10. To connect to the VPN the next time, click the MS Windows button in the bottom left of your screen, and then click  Connect To.   You may need to scroll up to find the connection you created.   Select your connection and click  Connect.   Enter your username and password in the next screen, leaving the Domain blank.

If you have problems:

  1. Make sure that you are connected to the Internet before you try to connect through the VPN.
  2. If you have problems once you are connected, then you will want to set up DNS manually.   To do this:
    1. Disconnect the VPN connection
    2. Then click on the MS Windows button in the lower left and click  Connect To.   Select your connection and click  Connect.
    3. Click  Properties  on the  Connect TCC VPN  (or whatever you named it) screen.
    4. Select the Networking tab.
    5. Select  Internet Protocol Version 4  (but do not uncheck it).
    6. Click  Properties.
    7. Select the  Use the following DNS server addresses  and type in as the  Preferred DNS server  (as per Dustin's note of 28 Feb 08:55 that internaldns0 is the preferred DNS for on-campus connections, including VPN) and as the  Alternate DNS server.
    8. Click  OK  and then click  OK  again (once is hardly ever enough).


From Michael Smith, Thu Feb 28 18:35:18 2008

Ok the steps are pretty much the same as above except this needs to be done:

  1. Go to the VPN connection you created and right click.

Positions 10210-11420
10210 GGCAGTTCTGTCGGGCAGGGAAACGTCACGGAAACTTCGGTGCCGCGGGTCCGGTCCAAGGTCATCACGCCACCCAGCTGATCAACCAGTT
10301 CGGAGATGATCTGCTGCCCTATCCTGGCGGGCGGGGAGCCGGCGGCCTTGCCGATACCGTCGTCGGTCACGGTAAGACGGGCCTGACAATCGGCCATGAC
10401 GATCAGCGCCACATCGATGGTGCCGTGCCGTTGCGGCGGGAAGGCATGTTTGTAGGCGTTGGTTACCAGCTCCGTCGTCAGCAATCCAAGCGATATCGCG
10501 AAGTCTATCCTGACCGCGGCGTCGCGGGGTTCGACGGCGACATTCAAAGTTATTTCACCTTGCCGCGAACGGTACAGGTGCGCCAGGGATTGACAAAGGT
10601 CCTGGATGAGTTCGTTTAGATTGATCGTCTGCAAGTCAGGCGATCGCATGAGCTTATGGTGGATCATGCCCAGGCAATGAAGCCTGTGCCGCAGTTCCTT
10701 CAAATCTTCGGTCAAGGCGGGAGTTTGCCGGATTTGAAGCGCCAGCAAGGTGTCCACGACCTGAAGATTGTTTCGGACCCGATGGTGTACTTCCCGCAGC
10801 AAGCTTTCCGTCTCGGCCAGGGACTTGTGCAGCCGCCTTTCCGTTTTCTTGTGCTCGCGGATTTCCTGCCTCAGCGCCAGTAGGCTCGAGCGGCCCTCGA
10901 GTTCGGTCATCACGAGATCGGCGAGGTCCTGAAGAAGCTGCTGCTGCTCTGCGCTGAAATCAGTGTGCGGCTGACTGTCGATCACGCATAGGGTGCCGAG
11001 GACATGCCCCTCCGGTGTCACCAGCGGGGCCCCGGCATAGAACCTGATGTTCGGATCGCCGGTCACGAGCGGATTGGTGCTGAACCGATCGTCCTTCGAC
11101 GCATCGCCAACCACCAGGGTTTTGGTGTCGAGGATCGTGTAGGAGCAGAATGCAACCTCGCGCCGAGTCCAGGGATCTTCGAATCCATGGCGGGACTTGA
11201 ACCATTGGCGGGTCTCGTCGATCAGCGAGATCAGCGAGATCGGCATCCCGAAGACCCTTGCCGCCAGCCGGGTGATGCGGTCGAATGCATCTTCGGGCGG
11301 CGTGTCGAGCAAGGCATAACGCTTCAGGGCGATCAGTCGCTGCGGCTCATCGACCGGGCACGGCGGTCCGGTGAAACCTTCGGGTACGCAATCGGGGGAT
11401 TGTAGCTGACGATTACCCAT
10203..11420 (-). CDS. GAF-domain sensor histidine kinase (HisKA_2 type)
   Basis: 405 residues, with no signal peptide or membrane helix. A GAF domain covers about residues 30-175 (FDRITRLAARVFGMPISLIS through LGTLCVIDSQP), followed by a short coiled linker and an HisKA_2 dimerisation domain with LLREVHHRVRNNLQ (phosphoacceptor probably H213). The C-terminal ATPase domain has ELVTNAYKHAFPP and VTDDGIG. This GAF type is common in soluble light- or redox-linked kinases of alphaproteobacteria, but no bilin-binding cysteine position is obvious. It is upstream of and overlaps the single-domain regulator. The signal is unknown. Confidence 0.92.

2. Go to  Properties ... then go to the  Security tab.
  3. Click the  Advanced (custom settings), then click on  Settings.
  4. Click on  Allow these protocols  and make sure  Microsoft CHAP Version 2 (MS-CHAP v2)  is checked -- that's the only box that should be checked.
  5. Get out of all that and go to the  Options tab.
  6. Under  Dialing options  make sure the  Include Windows logon domain  is unchecked and then you are done.

This should work because I'm on the VPN.

Thanks for all your help guys.


  Ethernet, VPN, and OS IP Gateway Table

From Steve, Fri Jan 7 13:49:31 2005

There is a MS Windows networking scenario that everyone should be aware of in order to help people troubleshoot their network connections. With the advent of VPN and wireless networking the way MS Windows ultimately makes a network connection has changed. Buried in the MS Windows OS is a table which includes a default gateway IP.

For more please see Ethernet, VPN, Wireless, and OS IP Gateway Table (under the MS Windows section).